"Tiraki" steps out into the world

Hamish McKeich applauses A week ago today my new work for organ and orchestra, "Tiraki", was premiered by the Auckland Philharmonia.

It went fantastically well, I was very happy, as was my fantastic organist, Nick Forbes. The overall structure worked, we developed an exciting organ part and the orchestrations were exactly how I envisioned.

Tiraki organist Nick Forbes taking applause

Thanks to everyone who came to the concert or tuned in live on Radio NZ and provided us with such positive comments about the piece.

Congratulations also goes to the wonderful David Hamilton, Anthony Young, Robbie Ellis, Ben Hoadley and Chris Adams for their superb premieres.

Here is an interview from Radio New Zealand's Arts On Sunday programme on 26th May with Hamish McKeich, Kerry Stevens, Nick Forbes and myself talking about the collaboration and concert (recorded before the concert, broadcast after the concert).

[soundcloud url="http://api.soundcloud.com/tracks/94380327" params="" width=" 100%" height="166" iframe="true" /]

Auckland Philharmonia to premiere "Tiraki"

I am super excited to have my work for organ and orchestra, "Tiraki", premiered next week by the Auckland Philharmonia Orchestra with the superb Nick Forbes on organ. APO Organ

Organ Spectacular - 8pm, Thursday 23rd May, Auckland Town Hall, BUY TICKETS HERE

CONCERT PROGRAMME

  • David Hamilton, Chimera, John Wells
  • Anthony Young, Theme & Variations for Organ & Orchestra, Rachael Griffiths-Hughes
  • Robbie Ellis, Relish in Immature Bombast, Timothy Noon (+ Jono Sawyer drumkit)
  • Ryan Youens, Tiraki, Nicholas Forbes
  • Ben Hoadley, Huia, Indra Hughes
  • Chris Adams, Mahuika, Nicholas Sutcliffe

Here is a collation of various details about my work:

PROGRAMME NOTE

'Tiraki' is a verb meaning 'to clear the sky of clouds'. In it I have explored the different layerings and textures created between the organ and orchestra, illustrating the nature and behaviour of the clouds. The work is structured in three sections and focuses entirely on the programmatic meaning of 'Tiraki'.

The first 'rather angry' section is very dense and fast moving with surprises along the way - representing a storm. The middle 'mysteriously calm' section is the calm after the storm - the music empties out but retains a slightly ominous feel to it. It finishes with a 'pleasantly refreshing' section where the music, and the clouds, gather life and a playful spirit once again.

It has been an absolute pleasure combining the two kings of music - an organ and a symphony orchestra - with an idea that had been simmering away for some time. Huge thanks goes to Nicholas Forbes who has been a superb collaborator and to the Auckland Philharmonia for this opportunity.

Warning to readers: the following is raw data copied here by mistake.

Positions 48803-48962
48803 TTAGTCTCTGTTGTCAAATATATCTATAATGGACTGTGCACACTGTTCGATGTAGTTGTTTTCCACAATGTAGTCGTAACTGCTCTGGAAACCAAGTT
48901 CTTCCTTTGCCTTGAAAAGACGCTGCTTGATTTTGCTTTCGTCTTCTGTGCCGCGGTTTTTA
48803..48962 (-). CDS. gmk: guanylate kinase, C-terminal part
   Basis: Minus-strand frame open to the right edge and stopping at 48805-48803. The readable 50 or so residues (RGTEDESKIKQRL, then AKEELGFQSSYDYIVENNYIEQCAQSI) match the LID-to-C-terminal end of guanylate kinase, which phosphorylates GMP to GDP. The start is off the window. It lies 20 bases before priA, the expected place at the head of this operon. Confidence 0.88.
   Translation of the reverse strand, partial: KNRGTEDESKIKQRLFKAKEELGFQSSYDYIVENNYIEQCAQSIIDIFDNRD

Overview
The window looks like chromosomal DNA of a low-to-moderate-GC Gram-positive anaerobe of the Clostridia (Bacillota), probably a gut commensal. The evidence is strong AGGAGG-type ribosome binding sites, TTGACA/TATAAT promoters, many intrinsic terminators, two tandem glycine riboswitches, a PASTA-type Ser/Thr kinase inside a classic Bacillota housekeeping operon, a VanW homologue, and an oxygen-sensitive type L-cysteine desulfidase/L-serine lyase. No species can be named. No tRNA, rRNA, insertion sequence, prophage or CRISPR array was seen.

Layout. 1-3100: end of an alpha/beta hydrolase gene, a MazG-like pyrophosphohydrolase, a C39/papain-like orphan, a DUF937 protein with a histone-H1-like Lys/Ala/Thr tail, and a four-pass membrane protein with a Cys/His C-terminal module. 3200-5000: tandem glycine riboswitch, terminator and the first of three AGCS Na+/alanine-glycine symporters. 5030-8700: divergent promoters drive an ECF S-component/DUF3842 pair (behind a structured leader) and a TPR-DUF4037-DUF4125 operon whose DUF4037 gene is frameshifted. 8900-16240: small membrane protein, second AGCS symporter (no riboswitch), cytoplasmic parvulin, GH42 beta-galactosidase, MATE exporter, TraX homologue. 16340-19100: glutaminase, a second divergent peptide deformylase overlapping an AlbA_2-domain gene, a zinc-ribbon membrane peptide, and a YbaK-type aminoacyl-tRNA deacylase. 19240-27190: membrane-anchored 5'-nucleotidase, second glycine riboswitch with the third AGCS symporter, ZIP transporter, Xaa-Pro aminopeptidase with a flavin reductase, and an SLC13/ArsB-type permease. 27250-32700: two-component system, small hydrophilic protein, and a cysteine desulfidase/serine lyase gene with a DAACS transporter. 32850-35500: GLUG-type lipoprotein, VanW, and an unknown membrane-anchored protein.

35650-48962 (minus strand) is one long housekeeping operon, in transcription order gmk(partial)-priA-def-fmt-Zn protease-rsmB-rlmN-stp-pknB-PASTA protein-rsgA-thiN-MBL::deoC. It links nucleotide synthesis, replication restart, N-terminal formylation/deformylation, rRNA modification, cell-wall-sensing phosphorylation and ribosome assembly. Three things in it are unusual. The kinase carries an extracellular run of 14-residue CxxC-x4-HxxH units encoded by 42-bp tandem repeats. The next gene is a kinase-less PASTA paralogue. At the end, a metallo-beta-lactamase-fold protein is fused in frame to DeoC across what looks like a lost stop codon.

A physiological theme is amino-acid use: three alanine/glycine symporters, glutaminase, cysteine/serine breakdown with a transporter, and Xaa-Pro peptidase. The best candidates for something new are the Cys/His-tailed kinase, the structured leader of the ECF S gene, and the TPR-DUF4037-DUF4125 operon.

Q AND A WITH SOUNZ

1.  You’ve talked about using single-note melodies in the organ part – do you also use a range of organ stops to compare with various orchestral instruments? 2.  What particular ideas did Nicholas bring to the development of the piece? 3.  What do you want listeners to take away with them after hearing the piece?

Q AND A WITH THE APO

1.  things you discovered about the Town Hall organ After my first tour of the organ I was absolutely blown away with its complexity and beauty - which of course most people never get to see. While the possibilities are (almost!) endless, it became clear early that I was never going to be able to show off all of it and I needed to stick with the sound world of 'Tiraki' and the stops that supported that.

2.  what you utilised in particular of the organ in your piece There are huge heavily chordal climaxes in 'Tiraki' where the organ can easily overpower the orchestra, then there are light, playful, polyphonic passages where the organ is on par with the woodwinds. So I've utilised the massive capabilities of volume and texture and also the function that goes with that - where the orchestra and organ can really fight each other and develop huge tension, or can work together amazingly well towards a single goal.

3.  how your piece may have evolved as you learned more about the organ I really had no idea how an organ worked before this opportunity. That soon changed, but with loads of experience in orchestral writing, the initial orchestrations are what gave me my first insight into how the piece was going to evolve. I knew I didn't want the organ always in the forefront, but rather let it have moments and then let it sink into the texture and play other functions above that of a soloist. So I think what developed during the process for me was how quickly and easily you could change colours, the extent in which you could change them and how much those changes affected where the organ sat in the overall texture.

4.  what you like most about the organ part for your piece One of my favourite passages is in the middle of the work where the strings have sustained chords mixed with glissandi and the organ has high, clean and clear thematic lines, occasionally highlighted by the woodwinds, over a very low, very breathy and pulsating rumble - such contrasts which are only simultaneously possible on the organ.

5.  what you are looking forward to most about the performance of the piece in May Just to hear a really great concert of new organ music - the pieces are all so different so it's going to be a great night. Us composers have all heard the pieces in various stages during 2012, with different ideas being tried and options explored - so I'm just really looking forward to hearing the final versions, to see how we've all used the organ differently and how we've all tamed the beautiful beast that is the Auckland Town Hall Organ.

See you there!